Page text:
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A Few Facts About Extended Warranties Before You Buy

A smiling woman is holding up an iPad that says Extended Warranty on it.

You’ve reached the end of the manufacturer’s warranty on your vehicle, and your mind naturally strays to the worry about what could happen now. What if parts start needing to be replaced? What if my car breaks down and I have to pay out of pocket? This may be the moment when you consider the options of an extended warranty. Quite honestly, buying an extended warranty at the moment your manufacturer warranty runs out may not be the best timing, but if you already own your vehicle without one, it may be moot. Before you purchase one for your vehicle, it’s a good idea to weigh extended warranty pros and cons.

What is an Extended Warranty?

All cars come with a limited warranty when purchased new at a dealership, typically covering defects and recalls for free, some general maintenance up to a certain passage of time or number of miles, replacement for certain parts if they break or wear out, and usually, a couple of oil changes and basic tire rotations might be thrown into the mix. When this time period or number of miles is up, the owner is now responsible for any repairs that may arise. This is the point where an extended warranty may take the place of the original manufacturer’s warranty.

The extended warranty is more like buying insurance against the need for potential repairs. Since you can’t know when a need for repairs may arise, you may not like the idea of having to pay expensive repair bills out of pocket. An extended warranty can offset some of that concern by offering you a monthly payment toward coverage of specific repairs your car may need. No two warranties are alike, however, so it’s important to read all the details before you purchase. It could include a wide variety of repairs if you purchase at a higher trim, but you might be unpleasantly surprised to learn that many basic repairs from typical wear and tear are not covered.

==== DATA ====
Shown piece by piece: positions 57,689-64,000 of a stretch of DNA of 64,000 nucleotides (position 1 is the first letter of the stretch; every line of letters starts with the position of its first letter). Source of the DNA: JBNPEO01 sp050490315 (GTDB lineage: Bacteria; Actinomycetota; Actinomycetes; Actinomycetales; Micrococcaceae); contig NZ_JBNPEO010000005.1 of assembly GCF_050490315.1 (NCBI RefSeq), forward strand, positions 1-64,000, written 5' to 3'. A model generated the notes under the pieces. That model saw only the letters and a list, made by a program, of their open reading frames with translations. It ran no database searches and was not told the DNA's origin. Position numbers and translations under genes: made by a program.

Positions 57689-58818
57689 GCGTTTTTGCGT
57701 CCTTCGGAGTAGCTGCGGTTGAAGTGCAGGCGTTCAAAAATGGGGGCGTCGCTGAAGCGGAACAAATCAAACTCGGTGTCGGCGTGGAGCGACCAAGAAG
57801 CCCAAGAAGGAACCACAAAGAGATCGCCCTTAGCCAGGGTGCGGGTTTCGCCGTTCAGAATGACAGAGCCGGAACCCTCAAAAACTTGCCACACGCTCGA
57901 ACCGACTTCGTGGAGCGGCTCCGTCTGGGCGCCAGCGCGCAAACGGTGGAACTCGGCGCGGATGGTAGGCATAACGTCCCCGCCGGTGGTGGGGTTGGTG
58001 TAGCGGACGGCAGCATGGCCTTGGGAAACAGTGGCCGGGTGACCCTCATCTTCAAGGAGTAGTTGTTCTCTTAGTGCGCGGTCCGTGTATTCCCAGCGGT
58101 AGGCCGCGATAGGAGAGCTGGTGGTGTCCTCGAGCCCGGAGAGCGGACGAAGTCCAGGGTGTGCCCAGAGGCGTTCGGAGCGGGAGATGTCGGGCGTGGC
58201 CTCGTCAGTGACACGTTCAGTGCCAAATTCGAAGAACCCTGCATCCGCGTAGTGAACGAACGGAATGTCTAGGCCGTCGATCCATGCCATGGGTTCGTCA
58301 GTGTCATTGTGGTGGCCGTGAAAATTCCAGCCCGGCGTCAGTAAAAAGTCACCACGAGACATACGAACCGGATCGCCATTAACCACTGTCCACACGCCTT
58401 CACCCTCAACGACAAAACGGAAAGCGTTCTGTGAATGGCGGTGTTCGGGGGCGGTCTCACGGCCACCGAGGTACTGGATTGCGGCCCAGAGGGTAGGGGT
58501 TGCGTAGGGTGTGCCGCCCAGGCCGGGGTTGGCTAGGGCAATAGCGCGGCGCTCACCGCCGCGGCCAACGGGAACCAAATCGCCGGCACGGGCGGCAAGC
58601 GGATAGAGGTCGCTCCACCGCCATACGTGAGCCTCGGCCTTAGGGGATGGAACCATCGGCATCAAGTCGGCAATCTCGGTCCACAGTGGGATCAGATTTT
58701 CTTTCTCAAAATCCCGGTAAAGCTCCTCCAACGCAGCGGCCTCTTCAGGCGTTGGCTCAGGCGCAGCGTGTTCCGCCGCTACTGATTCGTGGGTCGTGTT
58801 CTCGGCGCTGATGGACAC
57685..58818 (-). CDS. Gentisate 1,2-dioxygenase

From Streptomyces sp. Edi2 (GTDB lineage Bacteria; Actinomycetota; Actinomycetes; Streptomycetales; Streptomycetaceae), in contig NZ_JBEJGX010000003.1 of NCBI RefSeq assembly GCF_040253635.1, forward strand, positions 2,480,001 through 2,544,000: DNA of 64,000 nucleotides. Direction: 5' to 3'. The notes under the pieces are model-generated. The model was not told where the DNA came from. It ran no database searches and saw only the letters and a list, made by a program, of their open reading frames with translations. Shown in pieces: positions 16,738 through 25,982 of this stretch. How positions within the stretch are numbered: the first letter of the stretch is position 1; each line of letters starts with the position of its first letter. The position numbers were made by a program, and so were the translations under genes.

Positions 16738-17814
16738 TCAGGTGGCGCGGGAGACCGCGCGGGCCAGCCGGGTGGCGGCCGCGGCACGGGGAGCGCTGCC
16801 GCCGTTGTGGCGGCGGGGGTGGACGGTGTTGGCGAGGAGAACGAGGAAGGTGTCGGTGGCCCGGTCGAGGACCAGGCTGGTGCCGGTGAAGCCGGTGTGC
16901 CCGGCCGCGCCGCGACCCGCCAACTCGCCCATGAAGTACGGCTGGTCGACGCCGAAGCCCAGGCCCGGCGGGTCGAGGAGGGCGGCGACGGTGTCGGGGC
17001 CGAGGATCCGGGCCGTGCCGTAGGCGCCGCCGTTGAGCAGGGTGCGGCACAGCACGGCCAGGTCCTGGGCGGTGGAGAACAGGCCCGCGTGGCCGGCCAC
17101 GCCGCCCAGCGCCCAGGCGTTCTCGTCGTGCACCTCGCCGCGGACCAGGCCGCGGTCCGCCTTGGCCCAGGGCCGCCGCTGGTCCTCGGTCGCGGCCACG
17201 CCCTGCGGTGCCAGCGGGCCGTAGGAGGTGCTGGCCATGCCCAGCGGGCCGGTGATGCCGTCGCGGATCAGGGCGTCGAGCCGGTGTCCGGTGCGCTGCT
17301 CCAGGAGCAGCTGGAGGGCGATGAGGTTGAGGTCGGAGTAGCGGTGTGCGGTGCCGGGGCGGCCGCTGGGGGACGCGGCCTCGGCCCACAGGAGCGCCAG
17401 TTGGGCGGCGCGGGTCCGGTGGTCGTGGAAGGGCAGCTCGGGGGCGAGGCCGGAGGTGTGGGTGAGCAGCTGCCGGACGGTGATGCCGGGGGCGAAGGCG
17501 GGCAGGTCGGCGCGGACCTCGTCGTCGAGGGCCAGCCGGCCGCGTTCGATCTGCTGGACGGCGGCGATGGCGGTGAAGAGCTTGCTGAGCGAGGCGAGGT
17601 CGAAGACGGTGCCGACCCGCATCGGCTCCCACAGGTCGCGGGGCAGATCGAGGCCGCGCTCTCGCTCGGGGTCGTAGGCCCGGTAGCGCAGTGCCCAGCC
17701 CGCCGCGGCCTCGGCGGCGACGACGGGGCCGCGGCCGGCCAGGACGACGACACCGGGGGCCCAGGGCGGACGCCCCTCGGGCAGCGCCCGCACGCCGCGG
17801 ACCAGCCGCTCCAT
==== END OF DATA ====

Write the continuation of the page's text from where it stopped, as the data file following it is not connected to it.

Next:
Reasons to Like an Extended Warranty

Shop around for pricing and coverage, but dealerships are usually the best place to purchase due to the wider options you may get. For instance, Chevy offers a limited warranty, which is called “bumper to bumper.” This is the original warranty that comes with the vehicle when purchased new. If you choose to extend a warranty with Chevy, an extended warranty will typically continue the bumper to bumper coverage you had with the original limited warranty. When you purchase your vehicle, you have the option of wrapping the price of the extended warranty into the monthly payments on your car. This can be a boon to those who prefer to pay a little at a time to ensure the car will be covered for certain major repairs.

Purchasing such an extended warranty from the manufacturer will usually mean you can take your car to any dealership nation-wide, so if you’re on a road trip, you can rest assured that anything covered by the warranty will be repaired anywhere you go. Some dealerships will also throw in roadside assistance, which adds to peace of mind. On the other hand, buying a third-party extended warranty might save you cash upfront. Though there are reasons to be careful of these contracts offered by companies that do not represent the manufacturer, you will often save money on the monthly bills to obtain your coverage.

A smiling couple is using their laptop to research extended warranty pros and cons for their car.